This section will address issues and information surrounding prostate cancer caregivers, from managing mental health, to coping with loss of sexual intimacy.

The Canadian Cancer Society (CSS) says:

“If you’re feeling pressured into becoming a caregiver, it’s best to be honest about how you feel. Respect and speak up for your own feelings, needs and desires, as well as those of your loved one. Decide your limits and let others know so that both you and your loved one get the help you need. It’s normal to be uncomfortable with the idea of giving medicines, giving physical care (such as helping your loved one to the bathroom) or maybe you’re worried about juggling the responsibilities you already have at home or work with this new role. If you talk about it, you can usually work something out.”1 The healthcare team can provide lots of guidance on medicine, or maybe someone else can act as the main caregiver or share the responsibilities with you.

Caring for a man with prostate cancer is a challenging experience and may be one of the most difficult feats of your life; he needs you to be mentally and physically prepared for the tough days, the appointments, the long hospital visits, the treatments, and to share the better days with him as well. Even more, caregiving means taking on many new responsibilities from emotional support to managing medical appointments.

The Prostate Cancer Canada website has additional information on how to take care of yourself as the caregiver. This resource is designed to help you better understand how you can support your friend or family member as they face prostate cancer.

Caregiving for advanced prostate cancer

A diagnosis of advanced metastatic prostate cancer presents challenges for both the patient and their family. Difficult conversations and decisions arise, revolving around caregiving responsibilities, palliative treatment options and end-of-life care.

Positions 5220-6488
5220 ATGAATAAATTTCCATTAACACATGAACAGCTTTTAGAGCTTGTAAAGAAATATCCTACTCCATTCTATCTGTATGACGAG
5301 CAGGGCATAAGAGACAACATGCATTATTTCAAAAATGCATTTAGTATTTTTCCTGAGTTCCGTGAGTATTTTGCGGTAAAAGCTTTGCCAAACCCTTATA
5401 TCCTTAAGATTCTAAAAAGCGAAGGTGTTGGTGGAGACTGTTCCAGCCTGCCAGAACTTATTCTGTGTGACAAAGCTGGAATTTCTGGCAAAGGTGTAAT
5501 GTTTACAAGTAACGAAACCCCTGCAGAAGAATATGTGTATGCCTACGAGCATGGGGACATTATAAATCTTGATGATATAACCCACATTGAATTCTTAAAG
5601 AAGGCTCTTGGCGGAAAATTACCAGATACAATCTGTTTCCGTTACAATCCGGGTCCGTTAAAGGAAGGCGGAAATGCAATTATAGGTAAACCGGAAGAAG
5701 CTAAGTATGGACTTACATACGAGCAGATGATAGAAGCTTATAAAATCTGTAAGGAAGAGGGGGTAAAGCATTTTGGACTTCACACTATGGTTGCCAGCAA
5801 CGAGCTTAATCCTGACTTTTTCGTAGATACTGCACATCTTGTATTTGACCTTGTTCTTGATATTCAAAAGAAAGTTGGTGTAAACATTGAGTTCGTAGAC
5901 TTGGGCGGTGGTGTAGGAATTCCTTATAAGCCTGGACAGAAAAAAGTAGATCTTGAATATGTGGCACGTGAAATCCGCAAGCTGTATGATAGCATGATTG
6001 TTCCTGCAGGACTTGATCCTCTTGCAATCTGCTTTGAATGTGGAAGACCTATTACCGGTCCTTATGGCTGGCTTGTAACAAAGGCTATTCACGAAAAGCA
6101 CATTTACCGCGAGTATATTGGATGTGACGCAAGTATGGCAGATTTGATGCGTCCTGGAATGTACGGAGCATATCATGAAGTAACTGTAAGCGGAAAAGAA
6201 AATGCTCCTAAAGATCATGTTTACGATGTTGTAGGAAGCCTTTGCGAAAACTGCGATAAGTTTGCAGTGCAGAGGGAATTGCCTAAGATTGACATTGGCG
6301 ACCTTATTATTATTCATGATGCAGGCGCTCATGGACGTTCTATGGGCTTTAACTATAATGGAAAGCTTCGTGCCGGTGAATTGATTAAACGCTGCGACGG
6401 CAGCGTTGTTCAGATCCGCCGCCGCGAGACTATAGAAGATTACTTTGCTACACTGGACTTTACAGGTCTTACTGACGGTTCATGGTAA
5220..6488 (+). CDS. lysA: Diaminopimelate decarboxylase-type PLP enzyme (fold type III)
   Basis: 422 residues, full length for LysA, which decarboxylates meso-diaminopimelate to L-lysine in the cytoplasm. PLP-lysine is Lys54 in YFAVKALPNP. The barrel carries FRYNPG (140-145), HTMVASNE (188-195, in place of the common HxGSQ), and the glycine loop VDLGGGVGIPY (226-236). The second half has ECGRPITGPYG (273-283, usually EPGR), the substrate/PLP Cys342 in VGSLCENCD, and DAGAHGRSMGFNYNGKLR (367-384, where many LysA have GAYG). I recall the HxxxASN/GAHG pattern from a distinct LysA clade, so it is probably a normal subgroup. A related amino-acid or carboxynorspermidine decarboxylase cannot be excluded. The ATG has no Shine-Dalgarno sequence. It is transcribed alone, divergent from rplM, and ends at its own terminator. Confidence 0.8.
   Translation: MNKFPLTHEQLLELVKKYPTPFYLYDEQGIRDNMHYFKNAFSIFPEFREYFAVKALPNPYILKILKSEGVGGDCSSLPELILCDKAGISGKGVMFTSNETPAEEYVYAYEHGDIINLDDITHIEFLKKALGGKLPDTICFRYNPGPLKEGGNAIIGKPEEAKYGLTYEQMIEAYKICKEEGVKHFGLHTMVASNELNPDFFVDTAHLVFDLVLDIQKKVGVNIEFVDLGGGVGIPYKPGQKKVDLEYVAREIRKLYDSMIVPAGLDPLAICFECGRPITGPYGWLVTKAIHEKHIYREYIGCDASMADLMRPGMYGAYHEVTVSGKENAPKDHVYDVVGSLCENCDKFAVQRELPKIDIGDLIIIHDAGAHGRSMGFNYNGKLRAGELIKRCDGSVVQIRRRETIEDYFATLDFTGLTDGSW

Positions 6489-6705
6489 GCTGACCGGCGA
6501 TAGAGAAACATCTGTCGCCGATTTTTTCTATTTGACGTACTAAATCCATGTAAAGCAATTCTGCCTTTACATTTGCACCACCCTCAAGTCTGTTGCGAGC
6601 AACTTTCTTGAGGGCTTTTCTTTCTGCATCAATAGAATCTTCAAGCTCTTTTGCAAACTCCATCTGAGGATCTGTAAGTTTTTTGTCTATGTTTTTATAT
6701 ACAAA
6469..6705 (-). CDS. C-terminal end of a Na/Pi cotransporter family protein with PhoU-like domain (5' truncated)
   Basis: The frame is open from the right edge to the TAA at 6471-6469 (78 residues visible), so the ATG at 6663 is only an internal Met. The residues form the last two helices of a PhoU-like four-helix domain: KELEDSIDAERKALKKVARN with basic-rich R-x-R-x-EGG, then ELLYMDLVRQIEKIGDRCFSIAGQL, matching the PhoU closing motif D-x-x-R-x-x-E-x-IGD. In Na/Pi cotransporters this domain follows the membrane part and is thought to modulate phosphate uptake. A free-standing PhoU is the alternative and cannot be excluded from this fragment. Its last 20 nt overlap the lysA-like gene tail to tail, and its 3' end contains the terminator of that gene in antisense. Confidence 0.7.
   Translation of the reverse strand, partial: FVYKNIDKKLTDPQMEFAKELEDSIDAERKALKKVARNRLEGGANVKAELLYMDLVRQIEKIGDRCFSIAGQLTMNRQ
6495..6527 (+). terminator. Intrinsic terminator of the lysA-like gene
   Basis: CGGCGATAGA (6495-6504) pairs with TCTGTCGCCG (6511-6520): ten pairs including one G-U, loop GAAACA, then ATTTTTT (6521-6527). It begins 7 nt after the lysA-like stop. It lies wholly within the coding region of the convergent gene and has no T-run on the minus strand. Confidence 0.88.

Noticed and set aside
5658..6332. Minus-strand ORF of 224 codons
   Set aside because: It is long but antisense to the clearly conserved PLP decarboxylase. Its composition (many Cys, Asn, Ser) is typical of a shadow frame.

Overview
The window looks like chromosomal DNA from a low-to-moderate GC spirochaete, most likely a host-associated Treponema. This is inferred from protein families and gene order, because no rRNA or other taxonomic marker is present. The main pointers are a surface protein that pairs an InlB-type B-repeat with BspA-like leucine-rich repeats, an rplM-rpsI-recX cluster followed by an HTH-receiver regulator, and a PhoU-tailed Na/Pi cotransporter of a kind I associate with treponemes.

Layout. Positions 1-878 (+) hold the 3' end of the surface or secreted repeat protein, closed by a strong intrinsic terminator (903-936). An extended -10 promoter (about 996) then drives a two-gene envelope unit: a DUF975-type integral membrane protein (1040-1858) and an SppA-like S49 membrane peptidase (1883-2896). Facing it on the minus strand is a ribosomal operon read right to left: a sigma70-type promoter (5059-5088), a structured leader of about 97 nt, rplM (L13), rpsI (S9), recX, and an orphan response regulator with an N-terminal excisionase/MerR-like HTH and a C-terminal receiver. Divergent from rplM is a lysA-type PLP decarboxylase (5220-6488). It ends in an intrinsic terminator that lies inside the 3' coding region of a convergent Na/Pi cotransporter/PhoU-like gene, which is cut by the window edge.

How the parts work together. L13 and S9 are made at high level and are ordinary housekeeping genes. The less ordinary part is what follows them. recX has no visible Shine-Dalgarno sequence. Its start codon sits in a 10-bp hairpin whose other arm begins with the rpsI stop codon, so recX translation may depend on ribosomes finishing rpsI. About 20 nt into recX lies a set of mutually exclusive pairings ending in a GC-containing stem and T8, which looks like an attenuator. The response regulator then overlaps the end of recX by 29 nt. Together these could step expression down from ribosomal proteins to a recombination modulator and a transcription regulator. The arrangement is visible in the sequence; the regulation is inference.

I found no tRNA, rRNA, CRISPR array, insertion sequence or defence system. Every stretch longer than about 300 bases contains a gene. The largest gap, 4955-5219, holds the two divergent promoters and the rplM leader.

As advanced prostate cancer is more prevalent in older men, diagnosed patients and their spouses may already have other age-related or chronic health issues that affect their mobility and independence. In the presence of one or more comorbidity, advanced prostate cancer is yet another burden to the health concerns of the patient and their family.

While spouses are the most common caregivers of men diagnosed with prostate cancer, adult children may find themselves taking on the role of caregiver. When adult children are busy establishing their lives and raising families of their own, the added distress of seeing a parent in a vulnerable state makes this a difficult time for everyone involved.

Other Caregiving Resources

Mental Health
Sexual Health and Intimacy

More Caregiving Resources

Canadian Cancer Society – Has some helpful tips for caregivers.

My Prostate Cancer Roadmap – A website designed to provide basic information, practical suggestions, and resources to help you care for your loved one with prostate cancer.

His prostate cancer – This website provides a wealth of information for those who have had someone close to them diagnosed with prostate cancer.

US&TOO – What you need to know about your partner’s prostate cancer – An online brochure as a primer for partners and wives whose loved ones have been diagnosed with prostate cancer.

PCCN – What now? When your partner has prostate cancer – A brochure provided by Prostate Cancer Canada Network’s Edmonton branch for partners who have a spouse diagnosed.

Cancer care – Caregiving for your loved one with cancer – An online booklet filled with advice from professional oncology social workers from CancerCare.